Background: Reduction of body mass index (BMI) significantly affects mortality in haemodialysis (HD) patients, but it remains to be determined which of the body components influences mortality.
Methods: We examined the whole body composition of 262 HD patients by dual-energy X-ray absorptiometry (DEXA) (age: 60+/-12 years; HD duration 9+/-7 years; male/female: 177/85; diabetics, n=50) and subsequently followed mortality for 5 years.
Results: Patient age was significantly correlated with limb/trunk lean mass (LTLM) ratio (r=-0.350, P<0.01) and % fat content in whole tissue (r=0.145, P=0.02). There was a significant positive relationship between LTLM ratio and serum creatinine both in males (r=0.404, P<0.01) and females (r=0.267, P=0.01). Diabetic males and females both had a significantly lower LTLM ratio than non-diabetic males (P<0.01) and females (P<0.04). During the 5 years, 65 patients (24.8%) died mainly of cardiovascular diseases and infections. BMI was lower in the expired group than in survivors (P<0.04). LTLM ratio was significantly reduced in the expired group compared with the surviving males (0.629+/-0.097 vs 0.707+/-0.094; P<0.01) and females (0.611+/-0.101 vs 0.651+/-0.078; P<0.01). Cox's proportional hazards analysis revealed that the reduction of LTLM ratio was a significant determinant of death in men (P<0.01), while a lower percentage of fat content of trunk was a significant determinant of death in women (P<0.01). In contrast, BMI did not influence mortality in either sex.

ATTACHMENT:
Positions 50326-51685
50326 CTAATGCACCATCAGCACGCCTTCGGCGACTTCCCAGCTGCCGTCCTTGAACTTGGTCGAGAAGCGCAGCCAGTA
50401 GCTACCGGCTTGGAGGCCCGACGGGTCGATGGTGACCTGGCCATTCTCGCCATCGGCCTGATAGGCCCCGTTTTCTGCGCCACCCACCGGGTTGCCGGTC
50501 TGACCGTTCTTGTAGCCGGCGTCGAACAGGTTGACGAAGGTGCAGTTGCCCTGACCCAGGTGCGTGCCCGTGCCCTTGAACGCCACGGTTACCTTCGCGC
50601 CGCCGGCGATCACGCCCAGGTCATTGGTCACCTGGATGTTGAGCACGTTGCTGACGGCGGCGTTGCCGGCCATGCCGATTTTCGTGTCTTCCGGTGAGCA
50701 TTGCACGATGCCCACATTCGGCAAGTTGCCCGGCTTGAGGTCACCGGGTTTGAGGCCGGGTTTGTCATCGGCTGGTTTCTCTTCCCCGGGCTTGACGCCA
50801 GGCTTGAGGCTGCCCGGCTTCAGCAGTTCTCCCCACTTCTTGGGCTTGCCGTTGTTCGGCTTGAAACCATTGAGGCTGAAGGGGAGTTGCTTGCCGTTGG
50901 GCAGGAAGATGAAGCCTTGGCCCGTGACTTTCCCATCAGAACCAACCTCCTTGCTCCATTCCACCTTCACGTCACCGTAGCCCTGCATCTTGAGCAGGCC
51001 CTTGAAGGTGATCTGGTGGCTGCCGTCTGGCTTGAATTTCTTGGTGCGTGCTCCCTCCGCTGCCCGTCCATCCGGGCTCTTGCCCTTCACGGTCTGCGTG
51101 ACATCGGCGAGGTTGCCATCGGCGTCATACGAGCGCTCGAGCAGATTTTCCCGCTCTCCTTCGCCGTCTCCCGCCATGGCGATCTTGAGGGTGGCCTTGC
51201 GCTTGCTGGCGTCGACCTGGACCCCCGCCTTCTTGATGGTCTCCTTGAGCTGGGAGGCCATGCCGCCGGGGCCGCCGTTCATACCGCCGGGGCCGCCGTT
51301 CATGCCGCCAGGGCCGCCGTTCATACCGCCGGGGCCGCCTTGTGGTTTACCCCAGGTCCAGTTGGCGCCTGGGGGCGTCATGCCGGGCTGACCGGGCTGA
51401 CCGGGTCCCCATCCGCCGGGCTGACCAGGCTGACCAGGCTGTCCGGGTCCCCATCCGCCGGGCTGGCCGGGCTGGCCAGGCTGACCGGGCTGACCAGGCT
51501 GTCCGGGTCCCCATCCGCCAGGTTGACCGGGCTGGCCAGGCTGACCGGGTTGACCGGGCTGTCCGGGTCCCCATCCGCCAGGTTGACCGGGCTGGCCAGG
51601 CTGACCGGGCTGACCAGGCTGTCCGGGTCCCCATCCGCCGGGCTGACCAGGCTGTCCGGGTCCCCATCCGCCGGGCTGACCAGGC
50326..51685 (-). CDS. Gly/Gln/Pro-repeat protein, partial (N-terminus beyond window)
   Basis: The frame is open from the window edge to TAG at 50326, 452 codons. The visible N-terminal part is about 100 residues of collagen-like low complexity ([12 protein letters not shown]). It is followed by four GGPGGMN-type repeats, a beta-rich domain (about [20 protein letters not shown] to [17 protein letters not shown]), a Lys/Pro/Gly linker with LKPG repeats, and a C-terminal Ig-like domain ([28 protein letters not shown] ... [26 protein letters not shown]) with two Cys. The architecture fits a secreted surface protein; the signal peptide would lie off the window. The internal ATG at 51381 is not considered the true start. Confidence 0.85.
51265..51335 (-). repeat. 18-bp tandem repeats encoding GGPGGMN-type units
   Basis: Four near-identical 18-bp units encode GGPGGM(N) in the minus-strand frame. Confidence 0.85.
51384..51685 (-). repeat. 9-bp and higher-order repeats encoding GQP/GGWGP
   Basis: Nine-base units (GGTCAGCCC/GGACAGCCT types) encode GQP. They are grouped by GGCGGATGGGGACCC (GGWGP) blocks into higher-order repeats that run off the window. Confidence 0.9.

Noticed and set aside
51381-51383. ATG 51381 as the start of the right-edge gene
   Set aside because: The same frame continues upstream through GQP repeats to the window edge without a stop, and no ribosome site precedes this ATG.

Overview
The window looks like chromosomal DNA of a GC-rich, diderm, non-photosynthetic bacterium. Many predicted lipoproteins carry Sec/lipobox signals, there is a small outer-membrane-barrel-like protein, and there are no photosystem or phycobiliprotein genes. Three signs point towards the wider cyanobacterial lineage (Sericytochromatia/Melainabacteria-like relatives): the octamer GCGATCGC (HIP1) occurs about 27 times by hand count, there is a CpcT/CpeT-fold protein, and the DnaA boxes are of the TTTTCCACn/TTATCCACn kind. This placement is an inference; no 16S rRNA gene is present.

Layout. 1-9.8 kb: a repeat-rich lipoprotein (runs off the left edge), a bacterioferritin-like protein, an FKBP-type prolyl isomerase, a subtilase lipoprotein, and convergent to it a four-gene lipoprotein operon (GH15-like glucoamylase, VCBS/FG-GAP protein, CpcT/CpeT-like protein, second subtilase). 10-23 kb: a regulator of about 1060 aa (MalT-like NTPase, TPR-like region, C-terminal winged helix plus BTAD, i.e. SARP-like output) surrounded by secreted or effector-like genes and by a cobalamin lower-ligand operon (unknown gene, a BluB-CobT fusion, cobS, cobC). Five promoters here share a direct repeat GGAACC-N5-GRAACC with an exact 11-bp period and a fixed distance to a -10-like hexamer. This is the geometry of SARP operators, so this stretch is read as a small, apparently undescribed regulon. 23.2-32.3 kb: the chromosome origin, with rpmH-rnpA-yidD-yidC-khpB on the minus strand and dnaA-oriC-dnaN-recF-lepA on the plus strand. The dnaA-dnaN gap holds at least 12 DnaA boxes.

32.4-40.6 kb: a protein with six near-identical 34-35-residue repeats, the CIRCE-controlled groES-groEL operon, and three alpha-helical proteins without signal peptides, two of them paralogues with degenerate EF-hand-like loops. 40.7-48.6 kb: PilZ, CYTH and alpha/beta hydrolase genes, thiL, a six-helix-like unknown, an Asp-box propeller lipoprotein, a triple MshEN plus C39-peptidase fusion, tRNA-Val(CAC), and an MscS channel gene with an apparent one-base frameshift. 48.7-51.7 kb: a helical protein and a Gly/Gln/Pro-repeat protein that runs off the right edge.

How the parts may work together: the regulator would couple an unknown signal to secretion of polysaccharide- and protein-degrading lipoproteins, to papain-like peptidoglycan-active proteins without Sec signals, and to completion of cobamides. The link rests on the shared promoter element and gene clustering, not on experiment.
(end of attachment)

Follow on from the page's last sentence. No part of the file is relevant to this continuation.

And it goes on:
Conclusions: Measurements of regional lean and fat mass volumes by DEXA may be useful for predicting death in patients receiving long-term HD.